CVC Multiple Meaning Activities

You give it a quick vocabulary scan, and see that it’s full of consonant-vowel-consonant (CVC) words you’ve seen your student successfully sound out minutes before. Surely, they’re ready for this text. It’s a hole-in-one.

You open the book, and they begin reading aloud. They’re sounding out the words correctly. Hooray!


They turn the pages and keep chugging along, but by the middle of the book, they push it away in frustration: “It doesn’t make sense!”


What’s up? They were cruising through the text! They know these words—”hit, bug, bat”—they knew them just moments ago in another context, and showed solid comprehension. Then it hits you: these words have multiple meanings. While the student was reading them correctly, they’re frustrated as can be  because the story just isn’t making sense. Of course it was confusing that the “bat hit the ball”—bats are animals who can’t play sports!

We know that pre-teaching vocabulary is hugely important in phonics instruction. In this scenario, you scanned the text ahead of time to make sure the words would be familiar to your student (awesome job, btw)—but you may have missed a sneaky hidden step: scanning for multiple meaning words to avoid confusion. That’s where pre-teaching comes in. Luckily, we’ve got an activity for that, adapted from our fabulous friends and phonics experts Nancy Eberhardt and Margie Gillis, authors of Vocabulary: Knowledge to Practice.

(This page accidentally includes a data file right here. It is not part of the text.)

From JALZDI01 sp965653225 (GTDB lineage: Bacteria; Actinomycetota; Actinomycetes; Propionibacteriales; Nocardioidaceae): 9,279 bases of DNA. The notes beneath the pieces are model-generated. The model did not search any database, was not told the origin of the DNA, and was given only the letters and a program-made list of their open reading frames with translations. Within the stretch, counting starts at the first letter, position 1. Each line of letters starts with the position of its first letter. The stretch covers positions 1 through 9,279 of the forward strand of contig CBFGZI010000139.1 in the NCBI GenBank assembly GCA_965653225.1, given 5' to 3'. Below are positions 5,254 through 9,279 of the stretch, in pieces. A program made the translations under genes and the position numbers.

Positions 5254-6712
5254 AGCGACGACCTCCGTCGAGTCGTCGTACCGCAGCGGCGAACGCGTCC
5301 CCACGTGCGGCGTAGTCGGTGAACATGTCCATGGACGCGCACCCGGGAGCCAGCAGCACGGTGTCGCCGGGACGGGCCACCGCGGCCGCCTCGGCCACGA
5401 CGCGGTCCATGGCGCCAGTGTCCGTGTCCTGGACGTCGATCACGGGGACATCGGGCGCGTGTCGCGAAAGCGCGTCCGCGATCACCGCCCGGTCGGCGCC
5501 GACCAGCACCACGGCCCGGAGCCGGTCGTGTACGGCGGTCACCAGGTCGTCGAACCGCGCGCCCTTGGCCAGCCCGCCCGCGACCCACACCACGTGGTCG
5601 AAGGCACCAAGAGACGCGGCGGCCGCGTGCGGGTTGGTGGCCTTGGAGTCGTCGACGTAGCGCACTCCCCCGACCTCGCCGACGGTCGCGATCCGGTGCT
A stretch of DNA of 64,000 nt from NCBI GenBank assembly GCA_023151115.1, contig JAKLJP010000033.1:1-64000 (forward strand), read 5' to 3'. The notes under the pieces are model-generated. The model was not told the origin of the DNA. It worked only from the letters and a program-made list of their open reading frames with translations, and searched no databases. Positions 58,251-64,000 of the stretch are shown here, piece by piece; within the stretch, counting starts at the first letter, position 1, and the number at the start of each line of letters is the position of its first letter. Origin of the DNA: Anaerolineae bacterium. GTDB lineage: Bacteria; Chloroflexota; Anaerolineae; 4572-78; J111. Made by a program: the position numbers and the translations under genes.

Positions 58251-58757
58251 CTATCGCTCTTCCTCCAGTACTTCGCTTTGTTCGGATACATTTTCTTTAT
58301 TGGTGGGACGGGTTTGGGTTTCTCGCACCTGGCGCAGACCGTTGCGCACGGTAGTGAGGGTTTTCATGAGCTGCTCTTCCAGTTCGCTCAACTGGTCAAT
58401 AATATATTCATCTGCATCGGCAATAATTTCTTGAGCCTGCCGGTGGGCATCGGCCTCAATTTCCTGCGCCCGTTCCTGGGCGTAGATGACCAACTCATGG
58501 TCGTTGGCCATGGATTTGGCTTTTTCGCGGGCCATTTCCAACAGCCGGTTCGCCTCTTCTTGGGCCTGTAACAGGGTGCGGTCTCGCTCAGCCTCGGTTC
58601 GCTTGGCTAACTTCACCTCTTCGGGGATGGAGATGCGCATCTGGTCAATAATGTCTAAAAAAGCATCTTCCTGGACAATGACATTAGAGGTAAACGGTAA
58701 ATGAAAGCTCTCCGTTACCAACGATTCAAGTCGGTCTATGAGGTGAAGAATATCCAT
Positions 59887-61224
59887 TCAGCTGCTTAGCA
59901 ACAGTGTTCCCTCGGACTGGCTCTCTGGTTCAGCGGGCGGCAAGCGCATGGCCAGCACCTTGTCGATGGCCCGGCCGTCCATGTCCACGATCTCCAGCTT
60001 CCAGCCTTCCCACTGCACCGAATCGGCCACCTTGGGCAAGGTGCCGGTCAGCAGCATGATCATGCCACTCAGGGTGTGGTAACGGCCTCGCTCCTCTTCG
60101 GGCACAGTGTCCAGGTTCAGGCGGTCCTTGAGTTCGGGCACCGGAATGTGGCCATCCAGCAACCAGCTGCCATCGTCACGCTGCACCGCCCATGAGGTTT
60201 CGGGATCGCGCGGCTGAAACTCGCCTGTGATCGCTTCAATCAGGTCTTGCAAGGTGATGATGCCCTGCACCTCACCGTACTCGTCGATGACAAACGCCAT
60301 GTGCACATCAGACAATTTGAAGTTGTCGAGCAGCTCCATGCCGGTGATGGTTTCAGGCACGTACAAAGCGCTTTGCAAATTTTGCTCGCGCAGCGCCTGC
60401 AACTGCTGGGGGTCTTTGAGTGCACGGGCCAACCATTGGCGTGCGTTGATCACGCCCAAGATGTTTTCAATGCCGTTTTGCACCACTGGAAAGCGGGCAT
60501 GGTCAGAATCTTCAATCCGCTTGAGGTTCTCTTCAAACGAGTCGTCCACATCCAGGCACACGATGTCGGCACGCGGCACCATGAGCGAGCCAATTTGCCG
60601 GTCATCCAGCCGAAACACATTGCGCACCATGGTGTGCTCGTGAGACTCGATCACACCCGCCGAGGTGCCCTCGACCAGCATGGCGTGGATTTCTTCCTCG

Level: K-3


Prep: Choose 3-5 multiple meaning CVC words from the decodable text you’re about to read with your student. Examples: bat, lap, hit, bug, cap, log, mat, box, jam. Print or draw clear pictures of both meanings of the word on separate index cards for each meaning.


Materials: index cards, marker



  • Write the first word clearly on an index card, and ask your student to read it for you.
  • Then, ask them what it means. While they’re describing it, pull out the image card of what they’re describing and place it next to the word card.
  • Then, with excitement, ask: “Did you know there’s a whole other meaning of the word ‘bat’?” If they know it, ask them to describe it, then place the image down next to the word card and other image card. If they do not know it, explain the second meaning in simple terms and give an example: “A ‘bat’ can also mean the thing you use to hit a baseball!”
  • Confirm their understanding by asking “so, looking at these pictures, what do we know ‘bat’ can mean?”

Repeat the process with additional words.

After reviewing 3-5 words, scramble the cards in front of you, all face up. Invite your student to help you sort them again by matching the word with its two image cards. As you sort, challenge your student to check their logic by using each meaning in a sentence.

Looking for a decodable text for practice with multiple meaning CVC words? Check out A Pig and His Wig which includes these words: fit, hit

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